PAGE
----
TikTok CEO faces congress over security concerns

The US government, worried about China's manipulation, seeks to manipulate TikTok to do what it wants.

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In a wildly dramatic and painful-to-watch session, TikTok CEO Shou Zi Chew testified before Congress in a hearing that will determine the future of the social media app.

Just as US user adoption hit 150 million, the CEO faced tough questions from out-of-touch congresspeople about safety, privacy, selling data, and security concerns. Here’s what happened:

“Mr. Chew, you are here because the American people need the truth about the threat TikTok poses to our national and personal security,” Committee Chair Cathy McMorris Rodgers (R-WA) said in her opening statement. “TikTok has repeatedly chosen a path for more control, more surveillance and more manipulation.”

Privacy and security. Let’s remember there is no evidence that TikTok has shared U.S. user data with the Chinese government, but policymakers fear that the Chinese government could compel the company to do so. Chew said data from U.S. users stored on servers in Virginia and Singapore are being deleted. “We expect that to be complete this year. When that is done, all protected U.S. data will be under the protection of U.S. law.”

The company has created “what amounts to a firewall that seals off protected U.S. user data from unauthorized foreign access,” Chew said. “American data stored on American soil by an American company overseen by American personnel.”

Chew made 4 commitments to U.S. lawmakers:

  1. Prioritizing safety for young users
  2. Firewall protection for U.S. user data
  3. The app will remain a place for free expression & ‘will not be manipulated by any government’
  4. Transparency

Surveillance concerns. McMorris Rodgers pressed Chew on surveillance. “Can you say with 100% percent certainty that neither ByteDance nor TikTok employees can target…Americans with…surveillance techniques?”, she asked. Chew responded, “I disagree with the characterization of surveillance.”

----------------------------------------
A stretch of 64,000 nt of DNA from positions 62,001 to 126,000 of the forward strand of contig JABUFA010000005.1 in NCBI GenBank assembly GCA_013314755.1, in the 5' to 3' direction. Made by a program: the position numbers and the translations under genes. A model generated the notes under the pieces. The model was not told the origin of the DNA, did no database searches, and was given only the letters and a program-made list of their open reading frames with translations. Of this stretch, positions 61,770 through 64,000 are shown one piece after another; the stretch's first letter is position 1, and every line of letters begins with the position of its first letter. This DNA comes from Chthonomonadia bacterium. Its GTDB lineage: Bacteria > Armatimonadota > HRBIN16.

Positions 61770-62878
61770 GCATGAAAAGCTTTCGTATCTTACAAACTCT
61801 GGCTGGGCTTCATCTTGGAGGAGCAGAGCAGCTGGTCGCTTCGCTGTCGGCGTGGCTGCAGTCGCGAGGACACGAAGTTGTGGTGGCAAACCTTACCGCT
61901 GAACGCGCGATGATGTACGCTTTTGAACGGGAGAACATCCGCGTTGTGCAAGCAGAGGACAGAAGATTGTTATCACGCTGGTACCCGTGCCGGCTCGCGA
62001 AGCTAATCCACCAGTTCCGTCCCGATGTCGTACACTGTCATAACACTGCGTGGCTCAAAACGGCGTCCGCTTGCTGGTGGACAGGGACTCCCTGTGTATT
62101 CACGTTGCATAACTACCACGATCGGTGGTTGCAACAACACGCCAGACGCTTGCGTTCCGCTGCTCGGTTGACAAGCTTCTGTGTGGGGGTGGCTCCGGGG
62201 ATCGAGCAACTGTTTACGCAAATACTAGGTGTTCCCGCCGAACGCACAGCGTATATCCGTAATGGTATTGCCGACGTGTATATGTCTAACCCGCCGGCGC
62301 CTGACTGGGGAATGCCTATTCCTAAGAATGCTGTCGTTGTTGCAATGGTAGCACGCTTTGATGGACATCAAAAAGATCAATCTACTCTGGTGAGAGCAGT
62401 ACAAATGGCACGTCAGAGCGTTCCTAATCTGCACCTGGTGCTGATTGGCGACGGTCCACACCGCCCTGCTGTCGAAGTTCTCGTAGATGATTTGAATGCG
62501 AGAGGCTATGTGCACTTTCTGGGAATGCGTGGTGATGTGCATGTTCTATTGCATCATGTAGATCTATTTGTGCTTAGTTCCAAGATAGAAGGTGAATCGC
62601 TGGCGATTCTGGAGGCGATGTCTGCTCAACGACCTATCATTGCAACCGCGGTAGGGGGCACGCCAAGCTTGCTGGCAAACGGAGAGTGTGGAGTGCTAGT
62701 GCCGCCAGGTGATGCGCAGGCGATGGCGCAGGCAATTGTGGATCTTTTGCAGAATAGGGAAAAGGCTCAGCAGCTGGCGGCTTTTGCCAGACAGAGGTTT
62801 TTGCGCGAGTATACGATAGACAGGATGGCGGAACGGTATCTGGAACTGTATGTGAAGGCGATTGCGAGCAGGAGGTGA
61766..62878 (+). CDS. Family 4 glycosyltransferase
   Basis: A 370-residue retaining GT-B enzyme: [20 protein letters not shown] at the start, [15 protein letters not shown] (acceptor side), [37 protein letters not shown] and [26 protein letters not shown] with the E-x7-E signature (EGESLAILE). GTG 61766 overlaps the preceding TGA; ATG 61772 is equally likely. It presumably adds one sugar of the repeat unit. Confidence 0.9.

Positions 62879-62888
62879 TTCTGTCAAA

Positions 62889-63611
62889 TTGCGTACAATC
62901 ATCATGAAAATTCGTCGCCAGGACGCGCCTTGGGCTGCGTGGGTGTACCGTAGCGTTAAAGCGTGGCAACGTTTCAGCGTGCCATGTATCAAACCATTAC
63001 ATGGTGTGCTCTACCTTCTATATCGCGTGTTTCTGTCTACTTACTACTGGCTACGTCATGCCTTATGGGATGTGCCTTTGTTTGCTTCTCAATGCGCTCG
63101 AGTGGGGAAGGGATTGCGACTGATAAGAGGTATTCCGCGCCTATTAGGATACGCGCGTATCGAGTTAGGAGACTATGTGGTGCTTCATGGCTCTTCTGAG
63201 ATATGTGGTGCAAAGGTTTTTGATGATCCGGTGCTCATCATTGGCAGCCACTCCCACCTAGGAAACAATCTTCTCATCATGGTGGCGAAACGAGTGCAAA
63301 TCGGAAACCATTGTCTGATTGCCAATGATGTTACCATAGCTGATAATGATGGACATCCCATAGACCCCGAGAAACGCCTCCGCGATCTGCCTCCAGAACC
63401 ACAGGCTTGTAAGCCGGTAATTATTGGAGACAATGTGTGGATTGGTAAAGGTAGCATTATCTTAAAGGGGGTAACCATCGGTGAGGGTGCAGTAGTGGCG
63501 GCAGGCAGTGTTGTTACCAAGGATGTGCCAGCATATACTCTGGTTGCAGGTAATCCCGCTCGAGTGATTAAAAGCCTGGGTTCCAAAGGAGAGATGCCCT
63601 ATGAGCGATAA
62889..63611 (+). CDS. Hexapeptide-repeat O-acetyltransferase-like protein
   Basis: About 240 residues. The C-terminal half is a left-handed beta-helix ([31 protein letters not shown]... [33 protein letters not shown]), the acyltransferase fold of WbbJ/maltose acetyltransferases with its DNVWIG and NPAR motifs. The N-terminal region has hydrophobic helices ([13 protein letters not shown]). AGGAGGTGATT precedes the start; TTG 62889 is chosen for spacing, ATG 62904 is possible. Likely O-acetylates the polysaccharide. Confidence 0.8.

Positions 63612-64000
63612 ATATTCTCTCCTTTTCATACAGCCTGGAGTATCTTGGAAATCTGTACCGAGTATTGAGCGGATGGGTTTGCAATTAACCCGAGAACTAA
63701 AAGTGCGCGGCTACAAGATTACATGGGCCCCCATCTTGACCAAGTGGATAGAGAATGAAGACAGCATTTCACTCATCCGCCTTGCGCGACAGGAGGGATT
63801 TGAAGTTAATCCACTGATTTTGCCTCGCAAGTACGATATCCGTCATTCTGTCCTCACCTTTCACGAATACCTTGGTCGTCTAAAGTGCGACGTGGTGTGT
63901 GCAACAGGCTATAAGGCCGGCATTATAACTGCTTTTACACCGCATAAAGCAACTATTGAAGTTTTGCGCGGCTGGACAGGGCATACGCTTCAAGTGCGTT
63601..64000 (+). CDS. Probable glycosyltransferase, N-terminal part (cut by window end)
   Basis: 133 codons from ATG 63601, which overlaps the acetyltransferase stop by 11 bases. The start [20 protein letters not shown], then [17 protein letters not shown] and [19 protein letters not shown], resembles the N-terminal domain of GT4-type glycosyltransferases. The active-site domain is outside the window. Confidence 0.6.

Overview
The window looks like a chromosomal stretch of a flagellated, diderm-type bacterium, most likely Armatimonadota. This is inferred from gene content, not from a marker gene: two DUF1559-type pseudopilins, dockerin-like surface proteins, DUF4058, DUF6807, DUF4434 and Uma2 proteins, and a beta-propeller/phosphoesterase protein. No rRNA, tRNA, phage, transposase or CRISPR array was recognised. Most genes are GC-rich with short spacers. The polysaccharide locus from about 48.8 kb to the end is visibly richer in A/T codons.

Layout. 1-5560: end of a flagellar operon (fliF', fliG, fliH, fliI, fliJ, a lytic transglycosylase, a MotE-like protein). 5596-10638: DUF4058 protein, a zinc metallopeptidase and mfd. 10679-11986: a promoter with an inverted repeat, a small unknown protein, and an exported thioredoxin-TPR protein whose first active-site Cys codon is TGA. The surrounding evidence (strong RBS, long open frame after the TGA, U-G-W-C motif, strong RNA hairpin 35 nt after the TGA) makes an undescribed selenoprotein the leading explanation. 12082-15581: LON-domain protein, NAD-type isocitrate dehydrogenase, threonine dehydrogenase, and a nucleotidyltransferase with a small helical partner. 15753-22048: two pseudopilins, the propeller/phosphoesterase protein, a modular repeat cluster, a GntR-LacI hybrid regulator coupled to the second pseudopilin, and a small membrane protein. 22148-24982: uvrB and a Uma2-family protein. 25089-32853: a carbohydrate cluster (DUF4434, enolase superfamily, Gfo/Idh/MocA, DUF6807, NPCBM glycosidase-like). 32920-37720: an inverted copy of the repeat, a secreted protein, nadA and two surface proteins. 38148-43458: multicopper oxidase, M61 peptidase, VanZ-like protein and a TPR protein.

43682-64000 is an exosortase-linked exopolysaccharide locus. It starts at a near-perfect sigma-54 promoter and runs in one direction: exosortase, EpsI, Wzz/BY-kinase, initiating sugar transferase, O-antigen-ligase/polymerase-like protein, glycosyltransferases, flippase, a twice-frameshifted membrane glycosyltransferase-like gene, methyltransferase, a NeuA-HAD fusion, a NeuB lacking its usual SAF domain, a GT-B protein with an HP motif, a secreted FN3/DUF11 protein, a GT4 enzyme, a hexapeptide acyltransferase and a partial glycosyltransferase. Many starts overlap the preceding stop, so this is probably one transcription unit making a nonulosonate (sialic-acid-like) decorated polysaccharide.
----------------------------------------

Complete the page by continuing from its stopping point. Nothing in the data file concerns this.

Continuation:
While Chew did not deny employees at TikTok’s parent company in China have access to Americans’ sensitive user data, so do employees at every other social media platform. He said TikTok isn’t unique and doesn’t collect more data than others.

Rep. Richard Hudson (R-NC) asked Chew: “Does TikTok access the home WiFi network?”

After a five-minute rant from Rep. Kat Cammack (R-FL), Chew asked to respond to questions and comments but was told, “No. We’re going to move on.”

Save our children. Rep. Gus Bilirakis (R-FL) showed a compilation of TikTok videos encouraging suicide and death. “Your technology is literally leading to death,” he told Chew. Chew asked to respond, but was cut off mid-sentence in what seemed more like a show than an effort to extract any meaningful information.

Rep. Kathy Castor (R-FL) said Tik Tok’s algorithm is the cause of some suicides. She said Facebook and Instagram were given the same message when appearing before Congress, but did nothing to prevent kids from self-harm.

Here’s what Twitter thought. An overwhelming majority of people watching and live Tweeting the hearing noticed that congress didn’t let Chew respond to questions and accusations.

Dig deeper. Watch it live. If you have the patience.

Why we care. This hearing was mostly theater starring politicians who are ignorant of the topic and ill-prepared by their staffs. We’ve seen the scenario play out in hearings involving other social media and tech companies.

But political/social commentary is the purview of others. We’ll focus on what it means for you as advertising professionals.

It’s apparent Congressional action that significantly restricts access to TikTok would reduce the number of users, making the platform less attractive to advertisers. Search will be rolling out on TikTok soon. Action limiting access to would likely extinguish any chance TikTok has of challenging Google and Microsoft.

Brands are always concerned about their reputation, and some may not want to risk advertising on the platform with so much political smoke in the air. Advertisers are certain to be evaluating their TikTok spend through that lens in light of the negative tone of the hearing.


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About the author

Nicole Farley
Contributor
Nicole Farley is the founder of Web Sprout, an inbound marketing agency. She formerly was PPC Editor for Search Engine Land (from 2022-2023), covering paid search, paid social, Google Analytics and more. In addition to being a Marine Corps veteran, she has an extensive background in digital marketing, an MBA and a penchant for true crime, podcasts, travel, and snacks.

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